Discovering the Aintree Attitude

by Helen Morement

Through my work with the National Cancer Research Institute(1) Hepatobiliary Sub-Group where clinical trials are planned and discussed, I had already met Mr Hassan Malik(2) and Professor Dan Palmer(3) from Liverpool, and knew of their in depth knowledge and expertise with cholangiocarcinoma.  So I was very pleased when they invited me to Aintree Hospital, Liverpool to meet other members of their HPB team, including Professor Graeme Poston, and hear more about their work.  I was also delighted to be asked to speak about AMMF and its work at the launch meeting of the Aintree CC Patient Support Group.

During our discussions pre lunch and over lunch the focus was, of course, very much on how to achieve optimal treatment for those with cholangiocarcinoma and it was indeed incredibly refreshing to hear what I can only describe as, “the Aintree attitude” – which is a very positive one. Surgery whenever and wherever possible, and maintenance regimes for optimal quality of life where this is not possible, with no age discrimination. It was also good to learn that the team are happy to accept referrals to be discussed at their MDT meetings, and will recommend other centres or specialists if they feel they cannot help.

Then it was on to the launch of the CC Patient Support Group. Dr Clare Byrne, (Advanced Nurse Practitioner), Claire Burston and Louise Jones (both Clinical Nurse Specialists) had invited a relatively small number of people as this was their first venture in this area. Everyone who accepted had had a resection, and all looked fantastic!  Mike and Beryl were 5 years post-op, Jim and Michelle were at the 3 year mark, Sylvia’s op was 18 months ago, and Mary was the most recent at 5 months.

It was great to have the opportunity to tell them about AMMF, and then to move on to open discussion where topics such as symptoms, speed of diagnosis, surgery experiences and recovery, were shared. Not surprisingly, several had had to make repeated doctor visits, and one or two had had to push really hard to be listened to, before getting a referral. A little oddly though, several seemed unaware of how dire a diagnosis of cholangiocarcinoma is for so many people, and that not everyone is operable …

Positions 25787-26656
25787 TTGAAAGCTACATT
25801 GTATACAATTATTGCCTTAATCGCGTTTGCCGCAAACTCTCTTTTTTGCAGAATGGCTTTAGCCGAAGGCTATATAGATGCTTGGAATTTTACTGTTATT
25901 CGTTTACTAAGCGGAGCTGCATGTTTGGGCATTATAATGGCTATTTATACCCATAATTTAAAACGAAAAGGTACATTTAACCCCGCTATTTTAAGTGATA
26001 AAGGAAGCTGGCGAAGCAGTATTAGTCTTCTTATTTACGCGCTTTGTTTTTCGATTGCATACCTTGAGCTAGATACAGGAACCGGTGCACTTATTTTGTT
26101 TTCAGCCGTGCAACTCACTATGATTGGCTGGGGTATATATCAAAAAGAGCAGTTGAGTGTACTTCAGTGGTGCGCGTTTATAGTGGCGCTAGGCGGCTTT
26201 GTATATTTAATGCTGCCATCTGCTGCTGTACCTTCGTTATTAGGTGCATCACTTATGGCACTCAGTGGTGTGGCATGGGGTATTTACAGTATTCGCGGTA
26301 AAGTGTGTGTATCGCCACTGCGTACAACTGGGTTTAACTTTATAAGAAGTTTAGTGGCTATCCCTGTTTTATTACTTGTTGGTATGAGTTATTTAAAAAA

However, they were a lively group and there was a lot of laughter, especially when Sylvia said she wouldn’t have been surprised if Mr Malik had left her on the table during her 14 hour operation, with a sign on the door saying, “Gone to lunch”!

It was hard, though, whilst in the company of these lovely people, chatting and laughing, not to think of all those others who haven’t been so fortunate, who received their diagnosis too late to benefit from the skills of a specialist surgeon like Mr Malik and the care of his team …  If only everyone unfortunate enough to get a diagnosis of cholangiocarcinoma could then get the ‘lucky break’ that these people had …

Back to “the Aintree Attitude” – the care and dedication that shone through all the medical staff I met during this visit was almost tangible – wonderful people committed to doing the best they possibly can for their cholangiocarcinoma patients.  I certainly look forward to AMMF building a closer relationship with them in the future.

Ask me, would I want to be treated at Aintree – and my answer would be an unequivocal, yes!


(1) National Cancer Research Institute (NCRI) – a UK-wide partnership between the government, charity and industry which promotes co-operation in cancer research among the 22 member organisations for the benefit of patients, the public and the scientific community.

(2) Mr Hassan MalikConsultant Hepatobiliary Surgeon and Clinical lead for Liver surgery at University Hospital Aintree. Appointed in 2007, he has introduced complex liver surgical techniques within the unit. These include vascular resections and the use of veno-veno bypass. He has a personal experience in excess of 300 liver resections. Areas of clinical interest include the management of cholangiocarcinoma; colorectal liver metastases; hepatocellular carcinoma; retroperitoneal sarcoma and gallbladder surgery.

(3) Professor Dan Palmer – Liverpool University’s Chair of Medical Oncology, based in the Dept of Surgery and Oncology. Appointed in 2011, Professor Palmer’s research interests relate to HPB cancers (pancreas, liver and biliary tract) and incorporate basic laboratory science, translational research and clinical trials.

June 2013